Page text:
My final year Applied Research Project was entitled ‘Investigating a model of place for game AI and evaluating its performance as a method for authoring agent reactions‘. It received an ‘A’ grade.
Applied Research Project (PDF, 1.93 MB)
This project examines whether concepts of place can be usefully applied in game AI, specifically in the context of authoring agent reactions. It reviews current spatial approaches to world representation in games and literature on place from other disciplines. A conceptual model of place for use in game AI is then proposed, influenced by the theories of implacement and affordances. A place agnostic test case is presented, together with an analysis of two parallel implementations of it; a control implementation and an implementation derived from the proposed model of place. The implementations are then analyzed in objective terms, revealing that the place-based implementation performs worse but supports authoring better. The recommendation of this report is to use place-based representations judiciously, bearing in mind their additional overheads as well as their authoring benefits.
Critical Evaluation (abridged)
I am generally satisfied with the outcome of this project although I would have preferred (if time had allowed) to employ a more thorough methodology. As it was, I felt that the scope of the project was too limited, given the scope of the topic. I am pleased that a model of place was synthesized, but disappointed that the scope of the project prevented me from exercising it fully. If I could do it again I would focus more on layering behaviours rather than agent reactions.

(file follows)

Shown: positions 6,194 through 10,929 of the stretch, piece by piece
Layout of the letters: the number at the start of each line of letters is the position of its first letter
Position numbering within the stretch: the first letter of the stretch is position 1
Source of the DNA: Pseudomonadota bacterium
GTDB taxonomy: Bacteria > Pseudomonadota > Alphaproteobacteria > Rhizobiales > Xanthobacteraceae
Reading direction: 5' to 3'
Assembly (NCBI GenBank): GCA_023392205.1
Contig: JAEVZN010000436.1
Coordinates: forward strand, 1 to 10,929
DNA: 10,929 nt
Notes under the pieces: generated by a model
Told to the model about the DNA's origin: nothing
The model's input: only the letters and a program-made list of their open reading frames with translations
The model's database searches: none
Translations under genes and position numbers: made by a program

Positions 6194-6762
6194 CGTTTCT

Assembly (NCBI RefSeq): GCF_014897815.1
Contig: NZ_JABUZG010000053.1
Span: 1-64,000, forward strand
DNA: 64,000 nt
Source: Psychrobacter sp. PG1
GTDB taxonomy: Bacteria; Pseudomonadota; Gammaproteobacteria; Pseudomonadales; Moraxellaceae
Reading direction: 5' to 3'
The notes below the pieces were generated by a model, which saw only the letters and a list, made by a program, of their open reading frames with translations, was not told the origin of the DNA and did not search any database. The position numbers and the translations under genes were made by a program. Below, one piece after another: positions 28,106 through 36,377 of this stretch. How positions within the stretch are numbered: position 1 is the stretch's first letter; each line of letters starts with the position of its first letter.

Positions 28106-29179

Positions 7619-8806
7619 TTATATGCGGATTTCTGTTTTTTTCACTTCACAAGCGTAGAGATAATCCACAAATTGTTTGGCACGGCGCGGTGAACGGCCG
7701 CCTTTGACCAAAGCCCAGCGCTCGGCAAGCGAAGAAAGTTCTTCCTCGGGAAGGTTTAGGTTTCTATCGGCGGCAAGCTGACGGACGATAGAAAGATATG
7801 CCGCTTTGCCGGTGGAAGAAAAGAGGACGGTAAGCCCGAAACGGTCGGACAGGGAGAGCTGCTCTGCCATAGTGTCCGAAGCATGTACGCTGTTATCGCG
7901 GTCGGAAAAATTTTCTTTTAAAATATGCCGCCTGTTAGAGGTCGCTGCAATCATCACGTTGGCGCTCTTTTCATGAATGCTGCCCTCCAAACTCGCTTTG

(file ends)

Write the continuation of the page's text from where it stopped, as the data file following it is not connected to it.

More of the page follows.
There are many sources of information on concepts of place, across a wide range of disciplines, and their study has been very interesting. One point of difficulty was the high level of noise to signal found in the more philosophical writings, which might make this material inaccessible to game AI practitioners. In this respect I feel the industry could benefit from more literature reviews and summaries of thought in this area, and perhaps more multidisciplinary collaboration in the study of place. I am pleased with the literature review section of the project, which I feel provides a useful summary of thought in this area in fields which might not usually be considered by game AI practitioners.
There is definitely a movement in the game AI field towards more complex, semantic representations of spaces (driven, I believe, by the increasing complexity of agent behaviour) and concepts of place have been proposed as the way to achieve this. From my experiences throughout this project, I tend to agree. Implacement is the foundation of our experience of the world around us, and games have always striven to create the feeling of implacement in virtual environments. As graphics technology improves, virtual worlds have become more and more realistic, yet virtual agents often appear to behave unnaturally; unbelievably. I suspect that the reason this is so jarring to a human observer is because it makes it apparent that the agent itself is not implaced in its environment, a similar phenomenon to the ‘uncanny valley’ in robotics (Mori, 1970). I believe that applying concepts of place to agent architectures, for the purpose of implacing agents in their environments, is the most natural approach to overcoming this problem.
Overall I have found this to be a very worthwhile project. I feel well placed to apply the knowledge gained during the project to my game programming practice.